Jerking her head at Eddie to follow, she slid into the seat opposite Worthington and discovered that he had a woman with him. Trish recognized her as well, from the society pages as well as her research on the X-Men. She nodded in greeting.

“Ms. Braddock.”

The purple-haired Asian woman smiled. “Please, call me Betsy.” She was dressed in a slinky little number of shimmering white that Trish suspected would look devastating next to her beau’s wings.

She nodded. “All right. Betsy.”

Eddie settled into the seat next to Trish, his camera in his lap, and Worthington pulled the door shut behind them. Immediately, the limousine pulled away from the curb and accelerated.

“Where are we going?” Trish asked.

Warren smiled, a surprisingly friendly expression. “The X-Men want to talk to you.” He reached inside his jacket and withdrew two long strips of black cloth. He handed one of them to Betsy and held the other one up. “I’m afraid you can’t see where we’re going, however.”

Trish wasn’t too surprised by that. She’d interviewed a few people over the years who’d used similar methods-- including Magneto and the Kingpin. She allowed Betsy to tie the blindfold across her eyes without complaint. Her heart beat madly in her chest, though more from excitement than fear.

“Can I ask some questions while we drive?” Trish reached into her purse, locating her recorder by feel, and held it up for the two to see.

Warren chuckled. “Ask away.”

Trish turned the recorder on and brought it up to her mouth. The slim piece of digital electronics didn’t need to be held close to pick up sound, but it was an old habit she hadn’t yet managed to break. “Interview with Warren Worthington III and Elisabeth Braddock, also known as the X-Men Angel and Psylocke, 18 October, location—unknown,” she said then allowed her hand to fall back into her lap.

She organized her thoughts quickly. “Mr. Worthington, it has been reported that you have once again taken personal control of Worthington Industries, and that you are frequently to be found at WI’s Manhattan offices.”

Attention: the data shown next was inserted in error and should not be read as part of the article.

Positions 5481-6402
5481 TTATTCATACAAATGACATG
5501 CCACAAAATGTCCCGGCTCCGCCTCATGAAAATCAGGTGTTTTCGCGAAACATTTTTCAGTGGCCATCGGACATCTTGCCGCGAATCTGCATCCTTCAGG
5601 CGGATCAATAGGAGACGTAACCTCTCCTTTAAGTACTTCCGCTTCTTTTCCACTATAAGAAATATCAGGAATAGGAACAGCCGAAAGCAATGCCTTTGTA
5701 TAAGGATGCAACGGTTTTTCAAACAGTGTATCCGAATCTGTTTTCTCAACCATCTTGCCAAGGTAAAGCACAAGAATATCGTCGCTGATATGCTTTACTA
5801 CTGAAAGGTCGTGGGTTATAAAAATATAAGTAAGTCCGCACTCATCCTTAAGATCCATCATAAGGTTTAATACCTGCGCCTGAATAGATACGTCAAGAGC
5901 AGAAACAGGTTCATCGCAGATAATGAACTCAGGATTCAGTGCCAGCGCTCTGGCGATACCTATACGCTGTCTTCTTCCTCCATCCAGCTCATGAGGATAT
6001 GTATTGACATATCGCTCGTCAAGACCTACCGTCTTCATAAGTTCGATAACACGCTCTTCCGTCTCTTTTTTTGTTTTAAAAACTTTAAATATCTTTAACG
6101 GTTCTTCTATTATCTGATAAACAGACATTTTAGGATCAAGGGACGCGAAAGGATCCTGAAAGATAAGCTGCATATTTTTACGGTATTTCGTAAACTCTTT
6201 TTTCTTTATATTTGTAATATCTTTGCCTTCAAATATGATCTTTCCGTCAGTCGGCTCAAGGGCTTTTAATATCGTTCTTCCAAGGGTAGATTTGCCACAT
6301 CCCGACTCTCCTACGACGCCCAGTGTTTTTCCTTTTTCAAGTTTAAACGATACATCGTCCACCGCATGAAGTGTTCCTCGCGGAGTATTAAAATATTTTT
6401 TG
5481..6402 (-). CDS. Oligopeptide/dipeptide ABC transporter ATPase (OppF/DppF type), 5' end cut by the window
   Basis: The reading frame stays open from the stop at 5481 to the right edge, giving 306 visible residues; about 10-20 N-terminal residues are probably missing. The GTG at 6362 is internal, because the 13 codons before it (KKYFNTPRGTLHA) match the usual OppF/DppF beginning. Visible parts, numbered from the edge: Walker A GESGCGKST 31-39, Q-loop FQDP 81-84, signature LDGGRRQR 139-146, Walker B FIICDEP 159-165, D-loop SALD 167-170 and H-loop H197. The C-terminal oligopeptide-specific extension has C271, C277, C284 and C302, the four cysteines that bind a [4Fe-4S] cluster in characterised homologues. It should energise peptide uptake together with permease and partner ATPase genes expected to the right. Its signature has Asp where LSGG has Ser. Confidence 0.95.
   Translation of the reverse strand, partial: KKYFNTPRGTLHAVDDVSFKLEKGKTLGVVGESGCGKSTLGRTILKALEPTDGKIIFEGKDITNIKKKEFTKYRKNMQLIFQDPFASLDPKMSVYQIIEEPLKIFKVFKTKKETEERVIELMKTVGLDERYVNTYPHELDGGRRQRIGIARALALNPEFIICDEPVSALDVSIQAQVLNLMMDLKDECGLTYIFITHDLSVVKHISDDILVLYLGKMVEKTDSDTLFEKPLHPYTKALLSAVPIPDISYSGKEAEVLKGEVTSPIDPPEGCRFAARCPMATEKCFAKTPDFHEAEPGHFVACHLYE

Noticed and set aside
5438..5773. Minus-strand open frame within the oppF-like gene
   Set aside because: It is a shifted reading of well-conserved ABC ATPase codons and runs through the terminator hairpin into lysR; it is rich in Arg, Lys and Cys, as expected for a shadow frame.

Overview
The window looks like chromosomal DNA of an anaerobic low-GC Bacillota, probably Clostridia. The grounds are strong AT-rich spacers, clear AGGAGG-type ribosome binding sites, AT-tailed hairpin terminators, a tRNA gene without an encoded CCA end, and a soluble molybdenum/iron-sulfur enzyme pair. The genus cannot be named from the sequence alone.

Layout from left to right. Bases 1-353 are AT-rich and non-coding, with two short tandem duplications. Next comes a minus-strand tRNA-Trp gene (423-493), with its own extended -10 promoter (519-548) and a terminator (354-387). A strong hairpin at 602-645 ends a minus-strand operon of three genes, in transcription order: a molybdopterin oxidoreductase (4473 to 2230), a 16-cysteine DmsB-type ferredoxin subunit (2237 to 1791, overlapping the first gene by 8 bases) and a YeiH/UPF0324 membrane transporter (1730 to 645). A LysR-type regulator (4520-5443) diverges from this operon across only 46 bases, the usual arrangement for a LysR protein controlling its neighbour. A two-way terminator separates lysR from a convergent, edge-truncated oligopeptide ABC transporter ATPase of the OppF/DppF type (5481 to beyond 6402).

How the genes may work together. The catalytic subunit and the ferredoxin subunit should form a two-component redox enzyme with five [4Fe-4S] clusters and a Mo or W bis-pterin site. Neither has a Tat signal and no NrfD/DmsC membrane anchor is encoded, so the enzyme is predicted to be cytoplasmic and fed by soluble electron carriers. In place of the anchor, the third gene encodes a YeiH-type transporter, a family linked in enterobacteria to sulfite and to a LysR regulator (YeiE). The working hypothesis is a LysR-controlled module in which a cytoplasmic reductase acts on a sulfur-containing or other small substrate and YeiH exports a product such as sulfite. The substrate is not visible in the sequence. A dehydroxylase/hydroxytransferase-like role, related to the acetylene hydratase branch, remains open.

“That’s correct,” he answered.

“Isn’t that dangerous? OZT must certainly know where you are by now.”

She heard a rustle of feathers as Warren shifted in his seat. “Oh, they know.” His tone was by parts amused and steely. “They’ve already tried to send a couple of different agents into the building. One was a sentinel, one human. Neither got very far.” He paused. “My security is excellent.”

Trish cocked her head, wishing she could see his face and expression. “But why take the risk? Most mutants are hiding from OZT, but you’re literally flaunting your presence here in the city.”

“Someone has to stand up and show that they’re not afraid of Bastion,” Warren told her. “OZT tried to steal my company—and failed. They’ve tried to kill me, along with the rest of the X-Men—and failed. I’m a mutant and proud of it, Ms. Tilby. And I refuse to let Bastion dictate the course of my life.”

Trish couldn’t help but smile at the ringing statement. But she quickly bent her thoughts back toward business. “Does that mean you disagree with the X-Men’s current hit-and-run tactics?” She had no idea how disastrous a schism inside the X-Men might be to the resistance effort, but it was definitely news.

Warren’s voice took on a reflective quality. “Oh, no. The X-Men are doing exactly what they need to be doing.”

Before Trish could decide what to ask next, the limousine rolled to a gentle stop.

“We’re here,” Betsy announced.

“You can take off the blindfolds now,” added Warren. “Oh, and leave the camera here. You won’t need it tonight.”